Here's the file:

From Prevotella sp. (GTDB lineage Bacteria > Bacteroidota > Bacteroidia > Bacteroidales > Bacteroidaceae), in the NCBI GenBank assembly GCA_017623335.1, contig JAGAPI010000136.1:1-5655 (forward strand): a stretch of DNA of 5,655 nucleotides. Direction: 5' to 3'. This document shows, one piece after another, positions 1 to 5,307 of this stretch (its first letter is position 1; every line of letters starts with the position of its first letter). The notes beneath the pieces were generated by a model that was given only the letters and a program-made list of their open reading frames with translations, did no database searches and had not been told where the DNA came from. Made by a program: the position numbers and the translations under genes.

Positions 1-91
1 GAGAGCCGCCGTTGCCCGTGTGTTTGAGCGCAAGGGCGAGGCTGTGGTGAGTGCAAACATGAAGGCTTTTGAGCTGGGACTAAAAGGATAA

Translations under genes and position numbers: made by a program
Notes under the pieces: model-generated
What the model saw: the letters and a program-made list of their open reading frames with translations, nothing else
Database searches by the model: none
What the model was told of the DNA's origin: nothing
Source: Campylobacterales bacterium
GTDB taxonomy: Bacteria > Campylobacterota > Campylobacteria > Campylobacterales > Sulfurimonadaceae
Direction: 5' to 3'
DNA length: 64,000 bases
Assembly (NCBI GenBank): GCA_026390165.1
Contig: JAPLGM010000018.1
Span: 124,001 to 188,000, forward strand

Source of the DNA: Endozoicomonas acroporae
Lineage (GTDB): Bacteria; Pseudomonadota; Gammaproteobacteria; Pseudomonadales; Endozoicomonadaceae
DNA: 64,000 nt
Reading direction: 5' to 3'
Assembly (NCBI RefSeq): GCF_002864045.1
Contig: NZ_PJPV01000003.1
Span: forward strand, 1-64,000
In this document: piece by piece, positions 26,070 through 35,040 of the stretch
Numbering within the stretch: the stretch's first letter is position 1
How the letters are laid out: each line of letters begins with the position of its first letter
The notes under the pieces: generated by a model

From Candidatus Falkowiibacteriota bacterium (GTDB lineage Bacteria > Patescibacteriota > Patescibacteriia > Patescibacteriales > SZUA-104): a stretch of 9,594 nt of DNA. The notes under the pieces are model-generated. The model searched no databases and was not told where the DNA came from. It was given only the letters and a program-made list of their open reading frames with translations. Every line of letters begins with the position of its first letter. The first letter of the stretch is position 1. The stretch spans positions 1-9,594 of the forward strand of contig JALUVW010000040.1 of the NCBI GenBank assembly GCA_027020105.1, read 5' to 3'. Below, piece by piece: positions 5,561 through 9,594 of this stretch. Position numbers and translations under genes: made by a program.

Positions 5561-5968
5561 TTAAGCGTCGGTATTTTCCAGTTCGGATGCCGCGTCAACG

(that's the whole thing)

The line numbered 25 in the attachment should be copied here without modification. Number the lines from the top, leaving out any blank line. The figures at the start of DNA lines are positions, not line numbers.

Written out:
How the letters are laid out: each line of letters begins with the position of its first letter